Now, we'd already visited Barranco before going to Sigsig, but I'd not gotten into buying anything because I wanted to see what Sigsig had to offer. Barranco prides itself upon their "hat museum" and, sure enough, they have a great number of hats on display. But these are relatively low-priced hats, for sale to any passing tourist. My knowledge of Spanish is perfectly functional, and soon a friendly saleslady was showing us around the premises. I got to try on an $800 hat: Montecristi. I tried on a $200 hat...very nice Cuencana styled hats. After a while, much hesitation on my part, the lady returned from a back office with a pile of unfinished hats, the price written in pencil on the inside, $50 to $80. Fine Cuenca woven bodies, liked them, so I picked one for $60 and Barranco ably set to work preparing it to my taste.

I expressed my wish for a "Gambler" style, with an elliptical-diamond crown and a flat brim. Flavio, the person responsible for shaping hats, set to work selecting a few forms, time was spent determining the exact size of my head, the style I wanted and the unfinished hat went into the steam-machine for a few pressings, until it came out exactly to my size and looking right. Then the hat went off to the lady with the sewing machine, within a minute had the inside (cloth) sweatband affixed and a nice -coffee coloured- ribbon (glued) on. Presto! I came out of Barranco's, cardboard box with hat in my hand, feeling like a king!

Let's be clear: this is not a collector's piece. It's not a $1000 hat. But it's a fine looking paja toquilla and the way Barranco shaped it made my day.

In closing, one remark: I believe the best Panama hat days are over. Grab one while you can.

Just calculate: in Quito, two small Papa John's pizza's and two small bottles of mineral water set you back $20. How could it be possible to continue making fine hats, the weaving whereof might take 100 hours of work, and sell them -middlemen's fees included- for $200? It doesn't add up in today's terms...
 
Messages
14,799
Location
Buffalo, NY
Greetings Pablo and thank you for the great report. I hope you will be able to share your photos. You can always host your pictures on a remote website and insert links to the photos as in the old days. You should also be able to attach photos directly from your computer using the <upload a file> red button below the reply box. Hope that helps.
 

PabloElFlamenco

Practically Family
Messages
581
Location
near Brussels, Belgium
The first sign we saw leading to a hat shop...
IMG_5229 irfan.jpg
 

barrowjh

One Too Many
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1,398
Location
Maryville Tennessee
Enjoyed reading about the trip! I have read on TFL before that casually looking for nice llano weave (Montecristi) hats can be a chore, you have to invest some time and effort.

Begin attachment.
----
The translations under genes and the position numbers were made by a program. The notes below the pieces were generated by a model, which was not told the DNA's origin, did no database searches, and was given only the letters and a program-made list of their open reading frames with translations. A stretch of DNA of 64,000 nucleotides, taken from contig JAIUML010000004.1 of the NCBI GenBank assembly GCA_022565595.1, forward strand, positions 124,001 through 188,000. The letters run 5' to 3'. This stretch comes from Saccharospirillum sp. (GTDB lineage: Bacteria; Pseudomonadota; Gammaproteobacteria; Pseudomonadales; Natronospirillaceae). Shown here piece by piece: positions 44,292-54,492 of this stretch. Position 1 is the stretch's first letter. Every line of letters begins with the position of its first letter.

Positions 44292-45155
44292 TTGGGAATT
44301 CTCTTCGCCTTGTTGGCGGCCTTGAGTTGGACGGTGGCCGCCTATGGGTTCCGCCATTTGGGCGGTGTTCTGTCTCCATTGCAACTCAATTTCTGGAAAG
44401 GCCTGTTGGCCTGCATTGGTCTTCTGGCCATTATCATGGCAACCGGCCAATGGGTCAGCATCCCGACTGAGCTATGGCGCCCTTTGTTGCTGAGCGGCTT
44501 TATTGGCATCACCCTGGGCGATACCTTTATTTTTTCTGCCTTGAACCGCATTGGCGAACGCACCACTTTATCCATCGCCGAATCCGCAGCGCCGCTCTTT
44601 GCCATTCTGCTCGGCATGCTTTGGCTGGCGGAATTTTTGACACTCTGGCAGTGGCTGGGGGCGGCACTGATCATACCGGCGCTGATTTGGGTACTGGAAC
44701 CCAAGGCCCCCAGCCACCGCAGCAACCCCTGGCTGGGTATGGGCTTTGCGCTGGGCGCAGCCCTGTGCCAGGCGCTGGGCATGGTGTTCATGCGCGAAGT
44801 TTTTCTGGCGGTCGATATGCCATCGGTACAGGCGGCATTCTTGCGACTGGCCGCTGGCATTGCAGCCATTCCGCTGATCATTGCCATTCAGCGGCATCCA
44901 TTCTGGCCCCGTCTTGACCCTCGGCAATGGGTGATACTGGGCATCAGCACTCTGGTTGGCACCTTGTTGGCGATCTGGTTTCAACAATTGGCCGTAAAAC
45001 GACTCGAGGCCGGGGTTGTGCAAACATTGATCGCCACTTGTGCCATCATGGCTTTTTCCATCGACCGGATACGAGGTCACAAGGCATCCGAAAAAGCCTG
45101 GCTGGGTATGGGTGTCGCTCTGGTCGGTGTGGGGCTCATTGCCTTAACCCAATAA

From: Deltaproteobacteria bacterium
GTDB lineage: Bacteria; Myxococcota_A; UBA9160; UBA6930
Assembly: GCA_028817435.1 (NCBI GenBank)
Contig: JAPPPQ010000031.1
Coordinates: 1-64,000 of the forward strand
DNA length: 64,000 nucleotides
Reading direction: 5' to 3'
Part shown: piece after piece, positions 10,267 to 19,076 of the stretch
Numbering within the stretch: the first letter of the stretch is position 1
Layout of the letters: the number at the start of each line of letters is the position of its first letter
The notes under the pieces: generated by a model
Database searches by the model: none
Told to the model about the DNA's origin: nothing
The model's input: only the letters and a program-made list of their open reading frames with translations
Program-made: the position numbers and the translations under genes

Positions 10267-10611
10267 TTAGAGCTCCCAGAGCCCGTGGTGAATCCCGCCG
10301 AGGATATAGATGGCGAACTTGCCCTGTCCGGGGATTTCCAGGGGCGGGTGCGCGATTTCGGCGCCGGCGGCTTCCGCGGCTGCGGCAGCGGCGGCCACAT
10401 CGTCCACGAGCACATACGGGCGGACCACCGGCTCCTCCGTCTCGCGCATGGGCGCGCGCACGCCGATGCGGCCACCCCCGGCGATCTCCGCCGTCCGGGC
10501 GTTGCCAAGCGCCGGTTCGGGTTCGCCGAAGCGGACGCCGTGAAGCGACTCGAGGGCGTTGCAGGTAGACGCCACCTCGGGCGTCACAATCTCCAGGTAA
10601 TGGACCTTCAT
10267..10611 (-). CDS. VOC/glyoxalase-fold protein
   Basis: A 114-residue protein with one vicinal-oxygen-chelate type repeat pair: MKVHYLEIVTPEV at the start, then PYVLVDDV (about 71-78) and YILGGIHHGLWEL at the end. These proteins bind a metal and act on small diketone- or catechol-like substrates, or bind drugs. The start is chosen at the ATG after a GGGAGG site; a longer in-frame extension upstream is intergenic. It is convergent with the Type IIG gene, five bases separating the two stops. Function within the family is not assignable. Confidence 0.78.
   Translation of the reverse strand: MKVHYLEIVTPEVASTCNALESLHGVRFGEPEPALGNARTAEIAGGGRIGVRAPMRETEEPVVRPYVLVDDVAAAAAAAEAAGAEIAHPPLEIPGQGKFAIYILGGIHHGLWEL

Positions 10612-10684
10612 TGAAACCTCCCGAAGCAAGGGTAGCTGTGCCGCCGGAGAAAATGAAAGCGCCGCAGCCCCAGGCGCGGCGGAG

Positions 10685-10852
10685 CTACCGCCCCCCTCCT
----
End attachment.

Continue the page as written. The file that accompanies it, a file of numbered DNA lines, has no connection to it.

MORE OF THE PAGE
PabloElFlamenco

Practically Family
Messages
581
Location
near Brussels, Belgium
Enjoyed reading about the trip! I have read on TFL before that casually looking for nice llano weave (Montecristi) hats can be a chore, you have to invest some time and effort.

Undoubtedly true! I believe trying to score a high quality Montecristi would take several visits, departure, re-appearance and a measure of luck finding "the" hat. At the right price! Like any worthwhile venture, all involved must become convinced of the seriousness, dedication and competence of the participants prior to a balanced level of agreement being reached and delivery ensues.
 

HungaryTom

One Too Many
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1,204
Location
Hungary
Dear Pablo, I just came by and enjoyed this story of yours entirely. I can relate to your feeling about the Ortega being closed, I had the same in Paris back in 2000, when Musée d'Orsay museum workers were on strike, and no impressionist paintings for visitors to see. Saw a few Japanese having their struggle of taking teir lifetime holidays getting to Paris and to see a closed door..... On the dwindling of artisanship - Back in 2007 when I started frequenting the Fedora Lounge, I got my first Cuenca panama hat from a Budapest Milliner, called "Hozdik kalapos". He closed in 2010. His studio is now still to let/for sale. Another hat shop on the same ringway just capitulated 2015, this year his studio is empty. The second generation milliner "Veres kalap", where I got my two rabbit felt hats in autumn 2007, in the VIIIth district, my birthplace, is now also gone. Some fastfood locale instead. What you see now are Baseall caps and those cheap trilbys in textile. Anyhow thanks for this report.
 

mikespens

Call Me a Cab
Messages
2,913
Location
Tacoma, Wa
Glad you managed to come away with a nice hat for your efforts Pablo and thanks for sharing your adventure. I look forward to straw hat weather with much anticipation.